Bitdefender is by far the best antivirus software on the market. It’s so far ahead of other providers, too. Between excellent protection scores, a great set of features and intuitive user experience, Bitdefender combines everything we want from an antivirus under one roof.
The star of the show is protection. Bitdefender has consistently put up results from the three independent labs we reference against established and zero-day malware. It has some interesting security features, too, including a password manager that won’t make our best password manager list but is still decent, and a safe browser for online banking.
You can learn more in our Bitdefender Antivirus review.
Avira is one of the few providers that could rival Bitdefender. However, a lackluster support system holds it back. All other aspects of the service, though, are excellent. The list of features is worth the price of admission alone, but solid lab results show that the core of the service is still a consistent antivirus package.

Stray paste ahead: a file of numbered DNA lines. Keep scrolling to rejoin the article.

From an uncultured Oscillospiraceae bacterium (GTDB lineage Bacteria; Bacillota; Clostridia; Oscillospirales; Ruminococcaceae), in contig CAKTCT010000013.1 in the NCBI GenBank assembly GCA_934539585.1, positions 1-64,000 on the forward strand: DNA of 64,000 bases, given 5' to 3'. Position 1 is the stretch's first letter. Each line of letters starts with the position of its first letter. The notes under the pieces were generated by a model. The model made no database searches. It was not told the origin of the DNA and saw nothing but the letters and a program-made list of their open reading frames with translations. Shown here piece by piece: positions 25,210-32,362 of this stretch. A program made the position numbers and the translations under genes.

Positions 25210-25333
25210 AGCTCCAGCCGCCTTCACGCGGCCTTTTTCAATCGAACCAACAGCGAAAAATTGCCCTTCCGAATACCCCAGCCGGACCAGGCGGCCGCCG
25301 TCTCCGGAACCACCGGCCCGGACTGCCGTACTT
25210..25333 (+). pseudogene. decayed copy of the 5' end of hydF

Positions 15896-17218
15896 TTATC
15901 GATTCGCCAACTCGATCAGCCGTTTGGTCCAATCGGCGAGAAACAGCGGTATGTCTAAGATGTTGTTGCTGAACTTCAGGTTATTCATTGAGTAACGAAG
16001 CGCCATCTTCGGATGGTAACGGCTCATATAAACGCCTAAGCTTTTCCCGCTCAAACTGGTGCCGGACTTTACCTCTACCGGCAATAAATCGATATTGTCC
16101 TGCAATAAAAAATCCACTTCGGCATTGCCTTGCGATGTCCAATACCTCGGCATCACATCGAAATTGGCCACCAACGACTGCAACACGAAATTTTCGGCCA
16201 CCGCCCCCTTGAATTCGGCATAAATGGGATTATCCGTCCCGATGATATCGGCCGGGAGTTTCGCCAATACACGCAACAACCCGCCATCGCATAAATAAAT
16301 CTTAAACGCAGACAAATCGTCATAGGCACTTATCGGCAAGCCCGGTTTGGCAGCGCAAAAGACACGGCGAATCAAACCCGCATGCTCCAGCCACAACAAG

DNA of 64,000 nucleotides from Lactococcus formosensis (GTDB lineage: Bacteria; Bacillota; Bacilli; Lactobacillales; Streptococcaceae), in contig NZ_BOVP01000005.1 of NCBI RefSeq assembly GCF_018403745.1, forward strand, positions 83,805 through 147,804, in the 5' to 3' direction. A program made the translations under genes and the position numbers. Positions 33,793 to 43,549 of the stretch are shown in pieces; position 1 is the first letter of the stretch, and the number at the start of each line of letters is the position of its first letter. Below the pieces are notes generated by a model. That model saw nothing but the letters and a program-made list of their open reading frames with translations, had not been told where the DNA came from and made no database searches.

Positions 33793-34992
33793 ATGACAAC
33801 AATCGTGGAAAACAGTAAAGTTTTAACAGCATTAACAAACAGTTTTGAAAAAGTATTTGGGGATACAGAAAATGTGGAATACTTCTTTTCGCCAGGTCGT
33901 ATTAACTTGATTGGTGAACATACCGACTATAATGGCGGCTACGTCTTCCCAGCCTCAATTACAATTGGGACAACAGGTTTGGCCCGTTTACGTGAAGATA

For the money, Avira’s features are great. On the highest tier, you have access to a VPN, system optimizer, network analyzer and much more. Many of the goodies are free, too, so even if you have one of Avira’s cheaper plans, you can take advantage of them. You can read our Avira review to learn more or sign-up for a free account to see how you like it.
AVG is easily the best free antivirus available, but it starts to lose its luster when you’re paying. Protection results are good, though not on the level of our top two picks, and there’s a solid list of features, but those strong points only look strong when there isn’t a price tag attached to it. If you’re pinching pennies, though, AVG is a great choice.
It comes down to the extras included with the free plan. You get AVG’s secure browser, which is a Chromium browser with features like adblock built-in, and a password manager for free. There are some paid features, too, but the only one of note is AVG TuneUp, which will clean and optimize your PC. You can learn more in our AVG review.
Webroot is an entirely cloud-based antivirus, meaning it doesn’t store any information about its malware database on your local machine. Because of that, the application is very light on system resources. Instead of trying to determine if something is a threat, Webroot will quarantine it and analyze it in the cloud.